REGULATION OF POLYADENYLATION--THE U1A/U1 SNRNP PARADIGM

Project Details

Description

Post-transcriptional regulation of the processing of eukaryotic pre-mRNA
(splicing, polyadenylation, editing, etc...) is an important control point
in gene expression in eukaryotes. We recently discovered a novel form of
gene regulation where the U1A protein, a component of the U1 snRNP
involved in pre-mRNA splicing, negatively autoregulates its own production
by binding to and inhibiting the polyadenylation of its own pre-mRNA (38-
41). The complex between U1A and the U1A pre-mRNA binds to and blocks the
activity of polyA polymerase (PAP), the enzyme which catalyzes addition of
the polyA tail. U1A autoregulation is the first example of its kind. As
part of the original proposal we characterized another system in which the
U1 snRNA-associated 70K protein inhabits polyadenylation by also
inhabiting PAP. Unlike the case of U1A, however, 70K inhibits PAP while
being indirectly bound to the pre-mRNA through the U1 snRNP complex which
is base-paired to the pre-mRNA. Surprisingly, even though U1A is present
in the U1 snRNP complex, the PAP-inhibitory activity resides entirely with
the 70K protein. The discovery that the polyadenylation inhibitory motifs
in both U1A and 70K are conserved and are found in other proteins suggests
that polyadenylation regulation via PAP inhibition will be more widespread
than previously thought.

The framework for this proposal is to use the examples of U1A and 70K as
a basis to achieve the following goals which are: 1) to determine how
prevalent inhibition of PAP is as a regulatory mechanism by finding
additional examples, 2) to characterize the cis- and transacting sequence
motifs in order to define a family of proteins able to control gene
expression via inhibition of PAP, and 3) to determine whether this type pf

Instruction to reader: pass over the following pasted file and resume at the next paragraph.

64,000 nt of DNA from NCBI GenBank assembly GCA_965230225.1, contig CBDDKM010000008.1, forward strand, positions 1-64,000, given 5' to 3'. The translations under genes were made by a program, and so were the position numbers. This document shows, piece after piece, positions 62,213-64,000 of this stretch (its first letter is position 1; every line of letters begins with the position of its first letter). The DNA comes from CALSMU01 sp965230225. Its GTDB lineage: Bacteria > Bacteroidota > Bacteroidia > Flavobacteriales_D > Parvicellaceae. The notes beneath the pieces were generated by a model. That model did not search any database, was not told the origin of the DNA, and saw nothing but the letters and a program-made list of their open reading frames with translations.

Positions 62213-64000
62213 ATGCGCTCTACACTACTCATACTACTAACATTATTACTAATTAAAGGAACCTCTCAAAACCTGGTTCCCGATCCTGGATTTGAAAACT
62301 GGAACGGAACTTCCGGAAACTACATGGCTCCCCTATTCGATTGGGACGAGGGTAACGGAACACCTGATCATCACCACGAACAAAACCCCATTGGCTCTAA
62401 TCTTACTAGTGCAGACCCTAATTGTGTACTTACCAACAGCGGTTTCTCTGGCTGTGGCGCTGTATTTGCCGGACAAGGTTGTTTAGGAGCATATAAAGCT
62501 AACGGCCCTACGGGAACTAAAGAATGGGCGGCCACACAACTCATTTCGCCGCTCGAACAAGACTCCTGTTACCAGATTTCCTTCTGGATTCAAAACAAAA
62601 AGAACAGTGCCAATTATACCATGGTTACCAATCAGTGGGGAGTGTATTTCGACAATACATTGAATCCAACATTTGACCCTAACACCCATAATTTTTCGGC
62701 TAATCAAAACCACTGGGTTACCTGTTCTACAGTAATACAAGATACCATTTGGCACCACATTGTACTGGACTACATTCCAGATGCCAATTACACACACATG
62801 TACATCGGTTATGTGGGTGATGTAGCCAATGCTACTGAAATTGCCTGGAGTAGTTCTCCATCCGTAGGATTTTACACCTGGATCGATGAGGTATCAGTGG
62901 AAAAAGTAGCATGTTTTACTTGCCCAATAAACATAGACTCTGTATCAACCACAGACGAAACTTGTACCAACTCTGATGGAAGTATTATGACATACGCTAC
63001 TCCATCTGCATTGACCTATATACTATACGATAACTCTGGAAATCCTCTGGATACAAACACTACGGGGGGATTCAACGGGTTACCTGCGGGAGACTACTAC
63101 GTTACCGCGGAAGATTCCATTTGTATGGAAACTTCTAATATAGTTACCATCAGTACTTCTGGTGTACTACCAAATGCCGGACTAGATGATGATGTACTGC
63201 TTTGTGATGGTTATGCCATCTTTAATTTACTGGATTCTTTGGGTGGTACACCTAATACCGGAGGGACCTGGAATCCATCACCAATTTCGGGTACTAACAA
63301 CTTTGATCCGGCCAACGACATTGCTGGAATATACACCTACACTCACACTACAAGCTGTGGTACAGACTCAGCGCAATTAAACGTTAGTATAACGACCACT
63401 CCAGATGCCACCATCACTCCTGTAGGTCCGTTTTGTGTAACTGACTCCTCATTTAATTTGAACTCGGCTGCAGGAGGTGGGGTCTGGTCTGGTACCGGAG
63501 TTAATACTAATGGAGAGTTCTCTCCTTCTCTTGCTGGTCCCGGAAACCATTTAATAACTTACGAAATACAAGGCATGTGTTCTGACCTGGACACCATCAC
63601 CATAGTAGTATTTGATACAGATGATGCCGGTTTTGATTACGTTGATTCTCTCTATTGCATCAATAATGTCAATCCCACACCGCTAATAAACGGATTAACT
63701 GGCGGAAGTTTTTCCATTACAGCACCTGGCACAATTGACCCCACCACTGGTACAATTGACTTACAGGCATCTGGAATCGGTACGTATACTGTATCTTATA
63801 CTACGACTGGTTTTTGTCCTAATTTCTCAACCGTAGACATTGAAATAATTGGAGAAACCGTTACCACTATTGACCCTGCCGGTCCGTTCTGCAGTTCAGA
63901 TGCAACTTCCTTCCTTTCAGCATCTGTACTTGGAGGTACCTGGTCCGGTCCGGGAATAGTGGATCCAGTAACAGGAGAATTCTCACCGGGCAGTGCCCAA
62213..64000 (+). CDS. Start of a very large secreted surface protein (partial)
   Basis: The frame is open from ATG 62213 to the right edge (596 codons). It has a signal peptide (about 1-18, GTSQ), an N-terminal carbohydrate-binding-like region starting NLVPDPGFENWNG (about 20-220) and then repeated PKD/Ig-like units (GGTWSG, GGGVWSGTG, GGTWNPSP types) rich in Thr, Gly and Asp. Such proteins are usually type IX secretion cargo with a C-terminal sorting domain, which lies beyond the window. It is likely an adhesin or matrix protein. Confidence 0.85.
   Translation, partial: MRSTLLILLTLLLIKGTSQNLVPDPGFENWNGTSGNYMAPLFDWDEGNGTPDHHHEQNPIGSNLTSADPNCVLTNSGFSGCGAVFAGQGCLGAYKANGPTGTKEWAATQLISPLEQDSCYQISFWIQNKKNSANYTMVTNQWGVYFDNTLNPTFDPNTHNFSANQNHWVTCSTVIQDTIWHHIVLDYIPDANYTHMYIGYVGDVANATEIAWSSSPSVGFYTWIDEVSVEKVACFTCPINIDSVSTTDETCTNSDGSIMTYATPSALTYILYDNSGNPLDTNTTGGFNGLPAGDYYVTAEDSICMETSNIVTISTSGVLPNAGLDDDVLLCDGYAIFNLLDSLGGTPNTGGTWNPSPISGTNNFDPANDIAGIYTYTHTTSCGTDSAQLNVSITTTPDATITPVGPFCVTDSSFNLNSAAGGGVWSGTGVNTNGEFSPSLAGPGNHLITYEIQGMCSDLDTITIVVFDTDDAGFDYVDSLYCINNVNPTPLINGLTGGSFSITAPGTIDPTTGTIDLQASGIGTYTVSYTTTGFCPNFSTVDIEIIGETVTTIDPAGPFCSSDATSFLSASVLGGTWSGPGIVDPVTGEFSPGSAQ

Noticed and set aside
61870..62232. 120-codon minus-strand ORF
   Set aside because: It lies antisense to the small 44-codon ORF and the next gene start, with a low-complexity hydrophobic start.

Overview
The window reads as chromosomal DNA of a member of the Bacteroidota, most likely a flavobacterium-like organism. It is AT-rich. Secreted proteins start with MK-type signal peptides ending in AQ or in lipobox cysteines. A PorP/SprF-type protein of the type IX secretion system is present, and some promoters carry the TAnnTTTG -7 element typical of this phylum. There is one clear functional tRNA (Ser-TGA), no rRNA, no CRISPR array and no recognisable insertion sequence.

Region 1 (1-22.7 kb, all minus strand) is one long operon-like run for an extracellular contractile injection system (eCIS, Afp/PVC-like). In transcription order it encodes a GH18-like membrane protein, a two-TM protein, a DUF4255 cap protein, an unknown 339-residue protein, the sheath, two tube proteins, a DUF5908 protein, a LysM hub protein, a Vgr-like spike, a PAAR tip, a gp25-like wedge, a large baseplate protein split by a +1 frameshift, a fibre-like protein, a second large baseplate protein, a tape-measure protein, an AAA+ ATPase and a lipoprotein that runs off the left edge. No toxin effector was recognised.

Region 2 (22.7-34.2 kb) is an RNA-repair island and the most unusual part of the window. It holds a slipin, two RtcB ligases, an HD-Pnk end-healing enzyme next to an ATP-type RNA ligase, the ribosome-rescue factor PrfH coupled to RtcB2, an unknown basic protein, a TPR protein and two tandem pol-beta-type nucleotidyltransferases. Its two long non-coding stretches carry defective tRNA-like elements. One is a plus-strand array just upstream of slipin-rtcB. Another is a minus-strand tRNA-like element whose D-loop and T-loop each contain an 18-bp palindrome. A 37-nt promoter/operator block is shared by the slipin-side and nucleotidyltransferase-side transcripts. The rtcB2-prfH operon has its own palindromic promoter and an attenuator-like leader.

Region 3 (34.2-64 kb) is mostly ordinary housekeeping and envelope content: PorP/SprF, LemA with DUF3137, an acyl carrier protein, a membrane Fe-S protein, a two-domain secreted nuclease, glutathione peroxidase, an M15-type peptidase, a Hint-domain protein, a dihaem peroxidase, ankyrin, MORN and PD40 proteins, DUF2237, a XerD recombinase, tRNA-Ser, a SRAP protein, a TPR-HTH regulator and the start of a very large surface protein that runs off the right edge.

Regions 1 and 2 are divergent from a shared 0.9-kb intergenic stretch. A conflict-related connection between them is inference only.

regulation can be used to control expression of heterologous genes in
vivo. The achievement of this proposal will advance fundamental knowledge
of pre-mRNA processing and indicate the generality of regulation of
polyadenylation by U1 snRNA-associated proteins. By elucidating the
molecular mechanisms by which these two splicing-associated proteins
control the polyadenylation machinery, we will provide insight into the
competition between splicing and polyadenylation that in many cases forms
the basis for how alterative processing of pre-mRNAs is governed.
StatusFinished
Effective start/end date1/1/995/31/08

Funding

  • National Institute of General Medical Sciences: $398,721.00
  • National Institute of General Medical Sciences: $329,862.00
  • National Institute of General Medical Sciences: $320,404.00
  • National Institute of General Medical Sciences: $399,023.00
  • National Institute of General Medical Sciences: $339,603.00
  • National Institute of General Medical Sciences: $400,780.00
  • National Institute of General Medical Sciences: $311,222.00
  • National Institute of General Medical Sciences: $397,991.00

ASJC

  • Medicine(all)
  • Biochemistry, Genetics and Molecular Biology(all)
  • Genetics
  • Molecular Biology

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